The present invention generally provides a downhole tool with an improved means of transmitting data to and from the tool through the use of wired pipe capable of transmitting a signal and/or power between the surface of the well and any components in a tubular string. In one aspect, a downhole tool includes a body, and a mandrel disposed in the body and movable in relation to the body. A conducive wire runs the length of the body and permits signals and/or power to be transmitted though the body as the tool changes its length.
 So that the manner in which the above recited features, advantages and objects of the present invention are attained and can be understood in detail, a more particular description of the invention, briefly summarized above, may be had by reference to the embodiments thereof which are illustrated in the appended drawings.
 It is to be noted, however, that the appended drawings illustrate only typical embodiments of this invention and are therefore not to be considered limiting of its scope, for the invention may admit to other equally effective embodiments.
FIG. 1 is a section view of a jar for use in a drilling string.
FIGS. 2A and 2B illustrate the jar in a retracted and extended position with a data wire disposed in an interior thereof.
FIGS. 3A and 3B are section views of a jar having an inductive connection means between the jar housing and a central mandrel;
FIG. 4 is a section view of a jar having electromagnetic subs disposed at each end thereof.
FIGS. 5A and 5B are section views showing a jar with a hammer that is adjustable along the length of a central mandrel.
FIGS. 6A and 6B are section views of a jar having a mechanism to cause the jar to be non-functional.
FIGS. 7A and 7B are section views of a portion of a jar having an adjustable orifice therein.
FIGS. 8A and 8B are section views of a portion of a jar having a mechanism therein for permitting the jar to operate as a bumper sub.
FIG. 9 is a section view of a jar that operates electronically without the use of metered fluid through an orifice.
FIG. 10 is a section view showing a number of jars disposed in a drill string and operable in a sequential manner.
FIGS. 11A and 11B are section views of a wellbore showing a rotatable steering apparatus.
 The present invention provides apparatus and methods for controlling and powering downhole tools through the use of wired pipe.
 Using high-speed data communication through a drill string and running a wire through a drilling jar, a jar can be controlled from the surface of a well after data from the jar is received and additional data is transmitted back to the jar to affect its performance. Alternately, the jar can have a programmed computer on board or in a nearby member that can manipulate physical aspects of the jar based upon operational data gathered at the jar.
FIG. 2A illustrates a jar 100 in a retracted position and FIG. 2B shows the jar in an extended position. The jar 100 includes a coiled spring 135 having a data wire disposed in an interior thereof, running from a first 140 to a second end 145 of the tool 100. The coiled spring and data wire is of a length to compensate for relative axial motion as the tool 100 is operated in a wellbore. In the embodiment of FIGS. 2A and 2B, the coil spring and data wire 135 are disposed around an outer diameter of the mandrel 110 to minimize interference with the bore of the tool 100. In order to install the jar in a drill string, each end of the jar includes an inductive coupling ensuring that a signal reaching the jar from above will be carried through the tool to the drill string and any component therebelow. The induction couplings, because of their design, permit rotation during installation of the tool.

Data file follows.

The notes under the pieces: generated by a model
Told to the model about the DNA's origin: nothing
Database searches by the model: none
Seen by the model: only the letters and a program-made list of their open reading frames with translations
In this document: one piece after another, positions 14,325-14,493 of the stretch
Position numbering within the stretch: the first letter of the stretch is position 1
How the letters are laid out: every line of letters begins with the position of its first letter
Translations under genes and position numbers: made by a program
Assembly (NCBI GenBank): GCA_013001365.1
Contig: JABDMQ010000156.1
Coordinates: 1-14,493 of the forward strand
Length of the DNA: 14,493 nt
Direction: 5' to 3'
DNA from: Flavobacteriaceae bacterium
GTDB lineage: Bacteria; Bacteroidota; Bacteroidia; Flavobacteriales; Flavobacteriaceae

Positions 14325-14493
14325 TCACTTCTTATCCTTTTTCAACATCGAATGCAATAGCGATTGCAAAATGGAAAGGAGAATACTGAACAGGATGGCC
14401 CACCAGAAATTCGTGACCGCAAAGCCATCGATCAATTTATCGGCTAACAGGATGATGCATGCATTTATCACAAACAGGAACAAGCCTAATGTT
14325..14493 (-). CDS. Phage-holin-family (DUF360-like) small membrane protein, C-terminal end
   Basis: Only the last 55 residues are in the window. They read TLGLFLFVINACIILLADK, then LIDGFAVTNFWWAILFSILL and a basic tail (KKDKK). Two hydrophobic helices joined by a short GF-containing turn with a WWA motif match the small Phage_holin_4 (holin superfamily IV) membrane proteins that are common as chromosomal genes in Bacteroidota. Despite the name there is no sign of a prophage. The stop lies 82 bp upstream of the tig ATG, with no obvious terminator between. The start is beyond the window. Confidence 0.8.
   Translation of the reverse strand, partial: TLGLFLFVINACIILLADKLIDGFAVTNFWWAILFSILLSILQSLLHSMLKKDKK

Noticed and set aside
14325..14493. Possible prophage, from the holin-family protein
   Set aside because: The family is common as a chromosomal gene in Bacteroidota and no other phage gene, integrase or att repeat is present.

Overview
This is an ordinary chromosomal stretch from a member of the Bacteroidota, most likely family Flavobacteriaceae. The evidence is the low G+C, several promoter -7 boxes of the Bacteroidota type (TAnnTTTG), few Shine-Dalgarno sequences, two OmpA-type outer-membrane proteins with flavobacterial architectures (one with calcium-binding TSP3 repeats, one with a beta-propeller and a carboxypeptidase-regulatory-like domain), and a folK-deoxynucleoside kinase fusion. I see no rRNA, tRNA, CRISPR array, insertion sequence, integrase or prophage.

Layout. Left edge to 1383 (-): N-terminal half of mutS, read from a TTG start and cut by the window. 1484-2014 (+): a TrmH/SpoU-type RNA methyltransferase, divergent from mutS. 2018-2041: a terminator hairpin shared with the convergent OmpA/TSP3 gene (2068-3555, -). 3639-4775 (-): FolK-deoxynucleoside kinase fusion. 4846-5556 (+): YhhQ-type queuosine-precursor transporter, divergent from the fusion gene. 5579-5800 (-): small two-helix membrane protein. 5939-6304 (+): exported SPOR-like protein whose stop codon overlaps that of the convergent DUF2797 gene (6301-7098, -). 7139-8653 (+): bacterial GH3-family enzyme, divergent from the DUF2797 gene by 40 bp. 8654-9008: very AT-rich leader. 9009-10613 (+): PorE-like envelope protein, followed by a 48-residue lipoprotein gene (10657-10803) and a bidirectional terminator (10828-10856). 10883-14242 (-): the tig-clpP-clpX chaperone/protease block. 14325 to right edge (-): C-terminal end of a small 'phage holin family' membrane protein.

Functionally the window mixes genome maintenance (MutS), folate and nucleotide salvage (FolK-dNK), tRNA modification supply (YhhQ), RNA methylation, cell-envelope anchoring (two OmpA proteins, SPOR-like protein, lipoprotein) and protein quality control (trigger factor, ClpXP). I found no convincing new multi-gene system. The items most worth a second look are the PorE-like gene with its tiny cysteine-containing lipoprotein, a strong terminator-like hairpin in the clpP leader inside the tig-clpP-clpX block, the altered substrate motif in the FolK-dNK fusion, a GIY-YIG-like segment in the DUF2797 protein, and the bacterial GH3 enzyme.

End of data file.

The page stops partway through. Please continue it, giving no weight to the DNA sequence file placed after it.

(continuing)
In another embodiment, a series of coils at the end of one of the jar components communicates with a coil in another jar component as the two move axially in relation to each other. FIG. 3A show a jar 100 with a housing 105 having a number of radial coils 150 disposed on an inside surface thereof. Each of the coils is powered with a conductor running to one end of the tool 100 where it is attached to drill string. A single coil 155 is formed on an outer surface of a mandrel 110 and is wired to an opposing end of the tool. The coils 150, 155 are constructed and arranged to remain in close proximity to each other as the tool operates and as the mandrel moves axially in relation to the housing.
 In FIG. 3A, a single coil 150 is opposite mandrel coil 155. In FIG. 3B, a view of the tool 100 after the mandrel has moved, the coil 155 is partly adjacent two of the coils 150, but close enough for a signal to pass between the housing and the mandrel. In an alternative embodiment, the multiple coils 150 cold be formed on the mandrel and the single coil could be placed on the housing.
 In another embodiment, a signal is transmitted from a first to a second end of the tool through the use of short distance, electromagnetic (EM) technology. FIG. 4 is a section view of a jar 100 with E.M. subs 160 placed above and below the jar 100. The EM subs can be connected to wired drill pipe by induction couplings (not shown) or any other means. The subs can be battery powered and contain all means for wireless transmission, including a microprocessor. Using the E.M. subs 160, data can be transferred around the jar without the need for a wire running through the jar. By using this arrangement, a standard jar can be used without any modification and the relative axial motion between the mandrel and the housing is not a factor. This arrangement could be used for any type of downhole tool to avoid a wire member in a component relying upon relative axial or rotational motion. Also, because of the short transmission distance, the power requirements for the transmitter in the subs 160 is minimal.